Read an Excerpt
How can the Twelve Steps be of any use to committed Christians already seeking to be God's people and do God's will? Especially how can the program be of use to Christians who are not alcoholics, overeaters, drug addicts, compulsive gamblers, or sex addicts and do not have family members involved in such addictions? And even if we agreed that these steps would bring one closer to God and to doing his will, how would a Christian take the steps without a specific addiction to focus them on?
It is true that a Christian with no clearly definable addiction finds it more difficult to recognize the need for and then to partake of the benefits of this Twelve-Step way of life. But it is also true that without a strong motivation, usually involving pain, it is difficult for a Christian to pay the price to master any of the classic Christian spiritual ways. An alcoholic who has lost family, job, and health and is facing loss of freedom in court has some very concrete evidence that he or she needs help. But Christians who have not faced these particular difficulties do not see that they are powerless and need help too. Yet many of these same Christians have become aware of feeling spiritual and emotional pain, anxiety, and confusion within themselves. I believe that these symptoms are indications of the same spiritual disease that underlies alcoholism and other addictions.
The similarities to the underlying spiritual disease addressed by the Twelve Steps strongly suggested to me a connection between the way of life prescribed by those steps and a committed Christian's spiritual growth. This bookdescribes how certain Christians, even without a specific substance addiction, can apply the Twelve Steps as a powerful model and "medicine" in their lives for alleviating emotional pain and stress and for practical spiritual development in Christ.
Which "Certain" Christians
Can Receive This Help?
The method of spiritual growth described here is for Christians whosespiritual practices are not working even though they believe in Godand want to trust him with their whole lives. If they are honest, theseChristians know they are not happy, and certainly not serene. Their personal lives are troubled; their intimate relationships are clouded by conflict and confusion; and they find that significant people in their lives can't understand them or love them as they feel they should be loved. These people's resentment, anger, fear, shame, guilt, loneliness, feelings of low self-worthand pain about their relationships and about living generally often feels "larger than life."
They may have tried many times to change their behavior or the behavior of the people around them. They may even have called God (Father, Son, and Spirit) in on the struggle to change those close to them or to change themselves. Yet when those whom these frustrated Christians try to "help" don't cooperate, the Christian helpers become angry and hurt, thinking, "Why do they resent me? They'd be so much happier if they'd just do what I say. I'm only trying to help them, after all!"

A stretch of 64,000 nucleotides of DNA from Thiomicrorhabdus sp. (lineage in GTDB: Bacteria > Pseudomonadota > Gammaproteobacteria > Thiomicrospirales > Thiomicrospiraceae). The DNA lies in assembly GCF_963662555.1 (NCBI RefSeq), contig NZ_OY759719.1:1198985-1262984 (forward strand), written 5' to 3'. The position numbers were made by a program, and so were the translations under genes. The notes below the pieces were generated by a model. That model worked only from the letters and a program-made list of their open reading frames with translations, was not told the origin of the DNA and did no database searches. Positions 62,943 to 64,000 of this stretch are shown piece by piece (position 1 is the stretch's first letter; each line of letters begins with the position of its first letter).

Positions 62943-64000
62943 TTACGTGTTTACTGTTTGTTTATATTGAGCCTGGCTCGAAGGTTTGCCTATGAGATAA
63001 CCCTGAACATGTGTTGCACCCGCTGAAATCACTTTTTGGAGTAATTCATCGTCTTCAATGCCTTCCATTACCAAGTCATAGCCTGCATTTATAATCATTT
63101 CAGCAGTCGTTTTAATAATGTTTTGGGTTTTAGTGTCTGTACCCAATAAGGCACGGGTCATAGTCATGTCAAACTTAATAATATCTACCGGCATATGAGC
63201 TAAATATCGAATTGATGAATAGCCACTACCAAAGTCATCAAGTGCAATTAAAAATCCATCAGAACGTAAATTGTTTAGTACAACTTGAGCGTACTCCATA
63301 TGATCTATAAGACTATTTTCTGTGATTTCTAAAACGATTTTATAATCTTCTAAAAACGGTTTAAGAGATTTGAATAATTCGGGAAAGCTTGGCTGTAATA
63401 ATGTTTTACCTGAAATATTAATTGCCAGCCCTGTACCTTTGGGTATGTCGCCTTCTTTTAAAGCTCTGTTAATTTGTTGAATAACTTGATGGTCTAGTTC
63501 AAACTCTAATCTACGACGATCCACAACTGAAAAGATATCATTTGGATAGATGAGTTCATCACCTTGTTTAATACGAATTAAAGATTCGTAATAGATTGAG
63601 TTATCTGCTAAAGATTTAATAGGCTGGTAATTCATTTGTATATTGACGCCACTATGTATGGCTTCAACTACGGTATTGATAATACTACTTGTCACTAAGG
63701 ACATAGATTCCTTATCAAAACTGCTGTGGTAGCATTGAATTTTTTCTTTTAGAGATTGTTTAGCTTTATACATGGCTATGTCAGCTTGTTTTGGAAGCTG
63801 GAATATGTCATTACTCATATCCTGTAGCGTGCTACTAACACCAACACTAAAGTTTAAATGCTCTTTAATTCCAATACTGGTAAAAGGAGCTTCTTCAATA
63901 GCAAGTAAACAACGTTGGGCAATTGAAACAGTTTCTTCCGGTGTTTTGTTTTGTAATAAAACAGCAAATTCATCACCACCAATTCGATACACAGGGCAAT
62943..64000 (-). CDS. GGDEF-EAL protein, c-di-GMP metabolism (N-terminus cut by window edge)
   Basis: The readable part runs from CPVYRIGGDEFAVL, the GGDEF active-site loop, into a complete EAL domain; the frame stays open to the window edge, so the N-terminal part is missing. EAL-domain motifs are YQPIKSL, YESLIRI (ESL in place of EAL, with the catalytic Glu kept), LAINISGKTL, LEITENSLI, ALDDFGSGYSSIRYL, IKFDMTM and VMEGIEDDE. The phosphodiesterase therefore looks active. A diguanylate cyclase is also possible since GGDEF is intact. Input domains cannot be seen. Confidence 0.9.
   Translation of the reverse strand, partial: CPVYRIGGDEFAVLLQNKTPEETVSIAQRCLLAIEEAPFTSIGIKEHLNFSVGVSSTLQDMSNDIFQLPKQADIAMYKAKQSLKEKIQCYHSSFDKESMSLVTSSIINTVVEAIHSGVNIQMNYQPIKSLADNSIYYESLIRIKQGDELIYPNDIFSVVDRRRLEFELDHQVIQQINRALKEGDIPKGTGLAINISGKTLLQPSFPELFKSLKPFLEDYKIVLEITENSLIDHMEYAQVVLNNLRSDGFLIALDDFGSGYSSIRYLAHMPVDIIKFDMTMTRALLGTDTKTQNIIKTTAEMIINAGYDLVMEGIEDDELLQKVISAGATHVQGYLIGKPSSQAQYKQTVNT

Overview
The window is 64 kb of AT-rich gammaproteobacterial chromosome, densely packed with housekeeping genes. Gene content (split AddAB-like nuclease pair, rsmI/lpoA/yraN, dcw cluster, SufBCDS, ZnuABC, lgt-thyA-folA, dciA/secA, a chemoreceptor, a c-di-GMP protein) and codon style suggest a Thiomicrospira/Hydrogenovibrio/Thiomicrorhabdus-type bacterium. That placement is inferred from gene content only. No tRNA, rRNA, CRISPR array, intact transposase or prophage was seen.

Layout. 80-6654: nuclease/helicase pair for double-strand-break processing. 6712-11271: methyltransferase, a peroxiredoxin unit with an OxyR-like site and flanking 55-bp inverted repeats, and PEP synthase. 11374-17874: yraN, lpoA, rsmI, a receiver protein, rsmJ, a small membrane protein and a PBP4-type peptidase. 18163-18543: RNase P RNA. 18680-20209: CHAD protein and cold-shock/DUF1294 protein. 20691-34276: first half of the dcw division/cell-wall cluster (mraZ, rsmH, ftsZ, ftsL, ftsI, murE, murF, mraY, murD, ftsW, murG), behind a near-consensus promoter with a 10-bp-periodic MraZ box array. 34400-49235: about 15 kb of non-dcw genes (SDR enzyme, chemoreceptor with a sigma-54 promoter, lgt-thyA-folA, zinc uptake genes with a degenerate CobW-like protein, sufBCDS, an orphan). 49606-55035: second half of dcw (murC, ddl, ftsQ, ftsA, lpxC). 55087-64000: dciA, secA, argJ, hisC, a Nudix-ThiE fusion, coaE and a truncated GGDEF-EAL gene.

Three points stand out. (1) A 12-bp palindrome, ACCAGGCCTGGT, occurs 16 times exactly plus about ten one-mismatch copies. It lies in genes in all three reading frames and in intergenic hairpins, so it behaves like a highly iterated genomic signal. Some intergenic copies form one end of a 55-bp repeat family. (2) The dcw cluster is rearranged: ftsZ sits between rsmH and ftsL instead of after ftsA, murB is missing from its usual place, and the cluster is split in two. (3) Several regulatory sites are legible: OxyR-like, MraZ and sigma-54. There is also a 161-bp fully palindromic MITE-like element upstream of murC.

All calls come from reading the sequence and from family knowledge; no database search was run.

But in our clearer moments some of us Christian helpers have realized that we can't fix even our own pain not even with our prayers for God's help. We have seen that this secret pain of life does not respond to our manipulations and our prayers to make it go away. Increasing numbers of good Christian people are in pain, and they are realizing that they may not have the power or the spiritual resources to overcome this pain by themselves.
The Source of This Pain
Traditionally we Christians have been told that Jesus Christ came "to save us from Sin." But who has heard a good sermon on Sin lately? Many of us have pretty well forgotten what Sin is all about. In the Church we have practically eliminated dealing with Sin as a central agenda for Christians. This is a little strange, because virtually all Christian bodies consider the atonement for or the overcoming of Sin as the central message of the New Testament.
At an existential, everyday level of thinking, sin is thought to refer to "bad things one does" such as theft, adultery, murder, gossiping, judging, and so forth. But as William Temple pointed out, these things are only symptoms of a deeper disease. He says there is only one Sin (with a capital S), and that is putting ourselves in the center of our lives and other people's lives where only God should be . Sins with a small s are those specific things we do as a result of putting ourselves in the center (like stealing, adultery, and trying to control people).
There is a difference between "Hebrew Sin" and "Greek Sin." Hebrew Sin involves conscious violation of God's commandments. Greek Sin (illustrated in Greek tragedies) involves a kind of willful unconsciousness, unwillingness to recognize a tragic flaw that in the end brings about the destruction of oneself and others. Both conscious and unconscious aspects are involved in the Christian view of Sin.
The idea of referring to Sin as a "disease" troubles some people, who think I am saying that one is not responsible for one's sinful behavior. in other words, if Sin is a disease and I can't help myself, why not go on and sin? I am not saying that at all, but merely stating what biblical theologians have always known: Sin is a pernicious condition that all have (1 John 1:9) and that we can't defeat on our own. Otherwise why would Christ have to "come and save us from sin"? Sin is like compulsive or addictive habits that seem to control our actions even when we don't want them to and after we swear we will "never do it again." Paradoxically, even though we are powerless to defeat Sin on our own, we are responsible for our Sin and for seeking help to stop sinning, a seeking that leads us to God.